Discuss the importance of the following to the Court’s decision: legal positivism or legal realism; the importance of legal precedent or constitutional interpretation; and the role played by the rule of law

Discuss the importance of the following to the Court’s decision:

1. legal positivism or legal realism;
2. the importance of legal precedent or constitutional interpretation;
3. and the role played by the rule of law

The case excerpts begins here:

We consider whether a District of Columbia prohibition on the possession of usable handguns in the home violates the Second Amendment to the Constitution.

The District of Columbia generally prohibits the possession of handguns. It is a crime to carry an unregistered firearm, and the registration of handguns is prohibited. See D. C. Code §§7–2501.01(12), 7–2502.01(a), 7–2502.02(a)(4) (2001). Wholly apart from that prohibition, no person may carry a handgun without a license, but the chief of police may issue licenses for 1-year periods. See §§22–4504(a), 22–4506. District of Columbia law also requires residents to keep their lawfully owned firearms, such as registered long guns, “unloaded and dissembled or bound by a trigger lock or similar device” unless they are located in a place of business or are being used for lawful recreational activities. See §7–2507.02.

Respondent Dick Heller is a <link is hidden> special police officer authorized to carry a handgun while on duty at the Federal Judicial Center. He applied for a registration certificate for a handgun that he wished to keep at home, but the District refused. He thereafter filed a lawsuit in the Federal District Court for the District of Columbia seeking, on Second Amendment grounds, to enjoin the city from enforcing the bar on the registration of handguns, the licensing requirement insofar as it prohibits the carrying of a firearm in the home without a license, and the trigger-lock requirement insofar as it prohibits the use of “functional firearms within the home.” The District Court dismissed respondent’s complaint, see Parker v. District of Columbia (2004)…

…The inherent right of self-defense has been central to the Second Amendment right. The handgun ban amounts to a prohibition of an entire class of “arms” that is overwhelmingly chosen by American society for that lawful purpose. The prohibition extends, moreover, to the home, where the need for defense of self, family, and property is most acute. Under any of the standards of scrutiny that we have applied to enumerated constitutional rights, banning from the home “the most preferred firearm in the nation to ‘keep’ and use for protection of one’s home and family,” would fail constitutional muster.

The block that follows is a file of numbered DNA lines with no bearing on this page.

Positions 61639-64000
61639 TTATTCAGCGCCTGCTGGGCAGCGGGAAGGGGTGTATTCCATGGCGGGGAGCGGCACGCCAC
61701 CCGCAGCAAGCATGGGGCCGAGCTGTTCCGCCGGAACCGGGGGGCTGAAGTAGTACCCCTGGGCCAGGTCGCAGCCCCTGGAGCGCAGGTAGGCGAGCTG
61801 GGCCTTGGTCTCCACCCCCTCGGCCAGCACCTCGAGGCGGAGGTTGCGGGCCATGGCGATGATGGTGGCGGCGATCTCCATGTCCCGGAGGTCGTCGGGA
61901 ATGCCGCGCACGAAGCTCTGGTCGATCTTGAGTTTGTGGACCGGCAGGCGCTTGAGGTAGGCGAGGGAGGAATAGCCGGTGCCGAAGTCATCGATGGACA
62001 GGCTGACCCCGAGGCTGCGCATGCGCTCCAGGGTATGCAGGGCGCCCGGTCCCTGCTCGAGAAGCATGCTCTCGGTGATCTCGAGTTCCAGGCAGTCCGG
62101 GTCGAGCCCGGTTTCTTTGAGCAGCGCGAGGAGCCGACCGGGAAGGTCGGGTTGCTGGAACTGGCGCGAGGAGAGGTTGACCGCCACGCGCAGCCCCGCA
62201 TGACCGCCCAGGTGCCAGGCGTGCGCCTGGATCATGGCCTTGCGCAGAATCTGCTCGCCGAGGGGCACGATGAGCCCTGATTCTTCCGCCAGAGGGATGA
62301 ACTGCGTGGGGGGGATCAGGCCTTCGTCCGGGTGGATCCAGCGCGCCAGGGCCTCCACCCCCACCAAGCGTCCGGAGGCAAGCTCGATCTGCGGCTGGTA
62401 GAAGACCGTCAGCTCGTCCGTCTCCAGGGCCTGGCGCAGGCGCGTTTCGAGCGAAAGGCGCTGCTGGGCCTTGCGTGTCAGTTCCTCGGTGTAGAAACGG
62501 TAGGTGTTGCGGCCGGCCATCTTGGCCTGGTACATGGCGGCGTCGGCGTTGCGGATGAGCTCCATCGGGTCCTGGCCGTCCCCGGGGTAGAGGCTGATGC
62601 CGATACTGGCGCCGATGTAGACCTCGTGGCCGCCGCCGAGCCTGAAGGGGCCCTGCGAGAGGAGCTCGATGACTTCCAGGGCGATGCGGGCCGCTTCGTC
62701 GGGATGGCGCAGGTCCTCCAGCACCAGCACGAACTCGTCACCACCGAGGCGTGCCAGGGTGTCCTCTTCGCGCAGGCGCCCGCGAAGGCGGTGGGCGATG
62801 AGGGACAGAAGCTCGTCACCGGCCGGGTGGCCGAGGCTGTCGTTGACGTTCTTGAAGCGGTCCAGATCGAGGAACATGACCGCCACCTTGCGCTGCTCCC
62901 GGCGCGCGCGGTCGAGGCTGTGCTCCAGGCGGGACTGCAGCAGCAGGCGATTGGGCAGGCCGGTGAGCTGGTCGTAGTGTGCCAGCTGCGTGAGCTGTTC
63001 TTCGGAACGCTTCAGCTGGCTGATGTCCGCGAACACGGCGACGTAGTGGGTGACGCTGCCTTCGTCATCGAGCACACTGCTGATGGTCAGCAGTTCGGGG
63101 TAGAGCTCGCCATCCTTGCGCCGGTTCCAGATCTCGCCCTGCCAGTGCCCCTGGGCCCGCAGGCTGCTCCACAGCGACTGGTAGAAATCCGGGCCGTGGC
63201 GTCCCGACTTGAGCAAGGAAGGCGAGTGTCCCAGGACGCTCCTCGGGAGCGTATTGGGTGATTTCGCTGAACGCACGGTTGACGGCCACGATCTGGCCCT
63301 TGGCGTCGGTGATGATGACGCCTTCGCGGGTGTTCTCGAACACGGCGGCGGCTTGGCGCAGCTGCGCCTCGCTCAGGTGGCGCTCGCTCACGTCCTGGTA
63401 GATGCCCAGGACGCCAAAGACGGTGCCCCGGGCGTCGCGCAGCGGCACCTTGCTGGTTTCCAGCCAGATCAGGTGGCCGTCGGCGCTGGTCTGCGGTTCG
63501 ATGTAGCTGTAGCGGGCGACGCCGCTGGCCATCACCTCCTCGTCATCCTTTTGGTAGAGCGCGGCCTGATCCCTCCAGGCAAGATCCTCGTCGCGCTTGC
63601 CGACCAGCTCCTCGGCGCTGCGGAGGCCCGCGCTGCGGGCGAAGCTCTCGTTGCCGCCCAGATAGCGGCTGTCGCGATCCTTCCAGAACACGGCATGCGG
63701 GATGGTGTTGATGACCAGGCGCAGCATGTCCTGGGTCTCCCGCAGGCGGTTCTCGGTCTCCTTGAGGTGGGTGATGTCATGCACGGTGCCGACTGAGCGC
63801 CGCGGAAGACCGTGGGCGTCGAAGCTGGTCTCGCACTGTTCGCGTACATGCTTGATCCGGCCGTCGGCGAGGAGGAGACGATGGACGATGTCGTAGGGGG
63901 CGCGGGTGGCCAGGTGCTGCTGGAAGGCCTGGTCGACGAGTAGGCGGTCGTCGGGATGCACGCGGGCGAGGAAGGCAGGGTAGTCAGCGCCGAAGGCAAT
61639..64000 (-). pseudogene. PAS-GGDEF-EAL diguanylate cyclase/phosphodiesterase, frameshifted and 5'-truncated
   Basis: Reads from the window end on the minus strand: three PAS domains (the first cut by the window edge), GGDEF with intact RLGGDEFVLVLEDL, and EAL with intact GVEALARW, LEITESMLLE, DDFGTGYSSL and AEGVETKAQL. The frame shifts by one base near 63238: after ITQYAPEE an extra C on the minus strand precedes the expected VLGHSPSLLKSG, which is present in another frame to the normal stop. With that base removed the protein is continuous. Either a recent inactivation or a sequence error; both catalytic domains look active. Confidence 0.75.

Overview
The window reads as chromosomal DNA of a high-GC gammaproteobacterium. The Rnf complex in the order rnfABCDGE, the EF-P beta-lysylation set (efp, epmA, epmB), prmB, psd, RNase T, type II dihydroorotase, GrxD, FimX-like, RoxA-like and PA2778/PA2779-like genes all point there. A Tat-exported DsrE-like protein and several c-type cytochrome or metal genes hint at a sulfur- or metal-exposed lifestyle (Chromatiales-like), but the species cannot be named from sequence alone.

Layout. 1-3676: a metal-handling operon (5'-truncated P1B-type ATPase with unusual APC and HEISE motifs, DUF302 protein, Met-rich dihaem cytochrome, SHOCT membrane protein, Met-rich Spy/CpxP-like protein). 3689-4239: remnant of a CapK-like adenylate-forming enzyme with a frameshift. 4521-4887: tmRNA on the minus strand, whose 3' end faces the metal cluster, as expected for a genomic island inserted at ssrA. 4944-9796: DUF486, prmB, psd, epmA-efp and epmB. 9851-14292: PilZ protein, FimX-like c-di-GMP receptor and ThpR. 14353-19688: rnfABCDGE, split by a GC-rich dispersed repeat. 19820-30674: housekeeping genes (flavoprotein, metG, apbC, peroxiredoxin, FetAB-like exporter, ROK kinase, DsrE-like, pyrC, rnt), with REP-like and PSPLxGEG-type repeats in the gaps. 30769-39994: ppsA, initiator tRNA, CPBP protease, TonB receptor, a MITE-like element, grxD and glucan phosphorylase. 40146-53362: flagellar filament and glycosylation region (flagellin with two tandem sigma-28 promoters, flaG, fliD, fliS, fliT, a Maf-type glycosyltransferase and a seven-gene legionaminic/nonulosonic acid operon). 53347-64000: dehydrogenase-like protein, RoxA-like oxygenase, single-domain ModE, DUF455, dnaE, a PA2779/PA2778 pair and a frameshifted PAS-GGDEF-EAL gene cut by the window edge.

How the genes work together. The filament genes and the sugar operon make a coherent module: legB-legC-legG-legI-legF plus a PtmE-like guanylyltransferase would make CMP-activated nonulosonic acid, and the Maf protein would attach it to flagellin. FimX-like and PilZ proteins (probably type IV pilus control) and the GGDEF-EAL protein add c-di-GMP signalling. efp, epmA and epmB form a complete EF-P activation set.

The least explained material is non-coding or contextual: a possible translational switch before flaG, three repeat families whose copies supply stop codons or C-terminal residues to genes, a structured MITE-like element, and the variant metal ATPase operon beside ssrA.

Few laws in the history of our Nation have come close to the severe restriction of the District’s handgun ban. And some of those few have been struck down. In Nunn v. State, the Georgia Supreme Court struck down a prohibition on carrying pistols openly (even though it upheld a prohibition on carrying concealed weapons). In Andrews v. State, the Tennessee Supreme Court likewise held that a statute that forbade openly carrying a pistol “publicly or privately, without regard to time or place, or circumstances,” violated the state constitutional provision (which the court equated with the Second Amendment ). That was so even though the statute did not restrict the carrying of long guns. See also State v. Reid (1840) (“A statute which, under the pretense of regulating, amounts to a destruction of the right, or which requires arms to be so borne as to render them wholly useless for the purpose of defense, would be clearly unconstitutional”).

We now ask whether any of our precedents forecloses the conclusions we have reached about the meaning of the Second Amendment.

[In] United States v. Cruikshank, 92 U. S. 542 , in the course of vacating the convictions of members of a white mob for depriving blacks of their right to keep and bear arms, [the Supreme Court] held that the Second Amendment does not by its own force apply to anyone other than the Federal Government. The opinion explained that the right “is not a right granted by the Constitution [or] in any manner dependent upon that instrument for its existence…We described the right protected by the Second Amendment as “ ‘bearing arms for a lawful purpose’ ”and said that “the people [must] look for their protection against any violation by their fellow-citizens of the rights it recognizes” to the States’ police power. 92 U. S., at 553. That discussion makes little sense if it is only a right to bear arms in a state militia…

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